60.2 Friday, Jan. 6 Burrowing of the ocellated skink (Chalcides ocellatus) in wet and dry granular media SHARPE, S.S.*; JUDY, K.N.; DAFFON, K.; GOLDMAN, D.I.; Georgia Tech; Georgia Tech; Georgia Tech; Georgia Tech email@example.com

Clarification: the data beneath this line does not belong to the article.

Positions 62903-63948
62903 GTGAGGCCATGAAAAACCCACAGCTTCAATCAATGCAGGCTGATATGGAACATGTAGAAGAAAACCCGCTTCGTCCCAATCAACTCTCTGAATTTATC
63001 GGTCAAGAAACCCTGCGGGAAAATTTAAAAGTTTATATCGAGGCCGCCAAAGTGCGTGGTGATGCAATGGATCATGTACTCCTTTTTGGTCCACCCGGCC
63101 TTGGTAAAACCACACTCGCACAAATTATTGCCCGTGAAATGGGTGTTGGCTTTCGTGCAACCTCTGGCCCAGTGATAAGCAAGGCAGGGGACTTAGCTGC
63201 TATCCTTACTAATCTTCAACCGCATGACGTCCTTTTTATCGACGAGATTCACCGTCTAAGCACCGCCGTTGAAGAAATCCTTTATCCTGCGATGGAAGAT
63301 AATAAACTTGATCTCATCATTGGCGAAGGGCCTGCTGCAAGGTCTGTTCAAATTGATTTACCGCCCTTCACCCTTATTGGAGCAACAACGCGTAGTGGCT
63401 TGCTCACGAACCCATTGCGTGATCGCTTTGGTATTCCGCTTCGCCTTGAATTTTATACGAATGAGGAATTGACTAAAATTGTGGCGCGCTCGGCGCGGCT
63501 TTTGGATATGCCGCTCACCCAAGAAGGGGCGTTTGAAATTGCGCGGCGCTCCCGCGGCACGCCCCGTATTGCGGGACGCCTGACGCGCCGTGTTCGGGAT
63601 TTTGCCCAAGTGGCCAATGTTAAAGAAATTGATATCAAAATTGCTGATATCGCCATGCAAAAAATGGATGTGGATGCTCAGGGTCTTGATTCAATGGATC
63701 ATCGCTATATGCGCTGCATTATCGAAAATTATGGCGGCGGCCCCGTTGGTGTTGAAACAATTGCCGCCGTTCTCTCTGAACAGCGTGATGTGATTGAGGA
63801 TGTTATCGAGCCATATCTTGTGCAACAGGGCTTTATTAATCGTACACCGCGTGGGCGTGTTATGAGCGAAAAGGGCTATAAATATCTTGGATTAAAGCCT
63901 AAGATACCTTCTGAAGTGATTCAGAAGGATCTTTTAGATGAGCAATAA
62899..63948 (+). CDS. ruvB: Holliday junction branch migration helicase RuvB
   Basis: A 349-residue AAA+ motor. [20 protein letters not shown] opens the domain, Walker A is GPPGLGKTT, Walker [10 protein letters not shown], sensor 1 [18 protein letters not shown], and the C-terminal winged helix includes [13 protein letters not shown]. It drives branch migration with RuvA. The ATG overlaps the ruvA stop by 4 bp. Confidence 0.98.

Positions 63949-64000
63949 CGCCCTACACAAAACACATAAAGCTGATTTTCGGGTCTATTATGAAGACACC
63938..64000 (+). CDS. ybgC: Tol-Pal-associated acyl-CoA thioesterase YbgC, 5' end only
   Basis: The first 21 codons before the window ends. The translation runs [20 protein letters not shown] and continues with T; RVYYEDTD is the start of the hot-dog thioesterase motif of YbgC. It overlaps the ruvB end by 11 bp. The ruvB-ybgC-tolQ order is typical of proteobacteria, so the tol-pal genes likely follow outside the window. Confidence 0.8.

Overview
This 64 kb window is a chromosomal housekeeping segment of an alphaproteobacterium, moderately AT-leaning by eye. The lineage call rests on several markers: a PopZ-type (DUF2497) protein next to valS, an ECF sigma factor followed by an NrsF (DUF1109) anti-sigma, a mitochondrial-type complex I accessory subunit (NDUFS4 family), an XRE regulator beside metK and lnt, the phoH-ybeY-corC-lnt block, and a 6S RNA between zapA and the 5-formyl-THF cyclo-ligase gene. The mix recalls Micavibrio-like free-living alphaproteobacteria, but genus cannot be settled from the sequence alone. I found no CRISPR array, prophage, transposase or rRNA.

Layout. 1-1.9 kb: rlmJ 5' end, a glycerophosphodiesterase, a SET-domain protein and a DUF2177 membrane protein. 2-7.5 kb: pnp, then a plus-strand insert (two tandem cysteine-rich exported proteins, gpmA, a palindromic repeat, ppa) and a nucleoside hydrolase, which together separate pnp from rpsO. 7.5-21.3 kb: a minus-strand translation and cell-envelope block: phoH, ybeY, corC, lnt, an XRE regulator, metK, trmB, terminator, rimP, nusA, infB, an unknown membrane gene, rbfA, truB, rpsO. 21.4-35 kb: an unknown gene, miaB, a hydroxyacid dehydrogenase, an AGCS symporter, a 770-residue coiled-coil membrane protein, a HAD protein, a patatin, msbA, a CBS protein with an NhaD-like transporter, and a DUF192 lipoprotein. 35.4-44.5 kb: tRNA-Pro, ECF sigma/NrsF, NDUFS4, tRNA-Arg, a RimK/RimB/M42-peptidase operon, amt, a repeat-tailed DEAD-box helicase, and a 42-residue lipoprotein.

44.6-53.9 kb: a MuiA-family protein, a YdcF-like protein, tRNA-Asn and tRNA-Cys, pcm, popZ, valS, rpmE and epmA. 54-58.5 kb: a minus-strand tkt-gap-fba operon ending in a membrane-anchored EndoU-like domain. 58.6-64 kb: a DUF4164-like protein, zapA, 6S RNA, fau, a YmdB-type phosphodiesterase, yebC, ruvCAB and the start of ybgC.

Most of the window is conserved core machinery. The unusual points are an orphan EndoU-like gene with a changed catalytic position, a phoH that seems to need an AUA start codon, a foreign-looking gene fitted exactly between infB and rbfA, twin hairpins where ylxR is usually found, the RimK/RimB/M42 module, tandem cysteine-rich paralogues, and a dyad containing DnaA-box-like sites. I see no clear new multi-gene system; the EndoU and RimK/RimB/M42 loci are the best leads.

Many terrestrial animals locomote on and within soil in which water content can vary depending on rainfall, geographical location, and time of day. Empirical drag measurements in a wetted granular medium (GM) of 0.3 mm glass particles prepared into a loosely packed state revealed that resistance force increased by a factor of two as water content (W, the mass of water/mass of GM) increased to 3%, after which force became approximately independent of W. We tested if subsurface locomotion was affected by W using the ocellated skink (Chalcides ocellatus) (N=6 animals), a generalist burrower. We used high speed x-ray imaging to measure head, body and limb kinematics of the lizard during burial in loosely packed dry and wet (W=3%) GM. No gross differences in locomotor kinematics were observed; in both substrates during burial the body was maintained in a curved posture and the animal moved using a start-stop motion. During movement, the head oscillated and the fore limb on the convex side of the body was used to push the animal forward. Once the lizard was fully submerged, the hind limbs remained alongside the body. All body points posterior to the pectoral girdle followed the same trajectory indicating that the material surrounding the body remained solid during forward locomotion. We hypothesized that the head oscillation is used to decrease resistive force felt by the animal in the forward direction. We performed a test in which a rod, comparable in size to the diameter of the animal, was rotated back and forth by 30° then moved forward by 2.5 cm. In the dry GM the drag forces were independent of the oscillation, but in the 3% W GM forces were reduced by 16 ± 6%. This implies that head undulation can enhance locomotor performance in cohesive soils.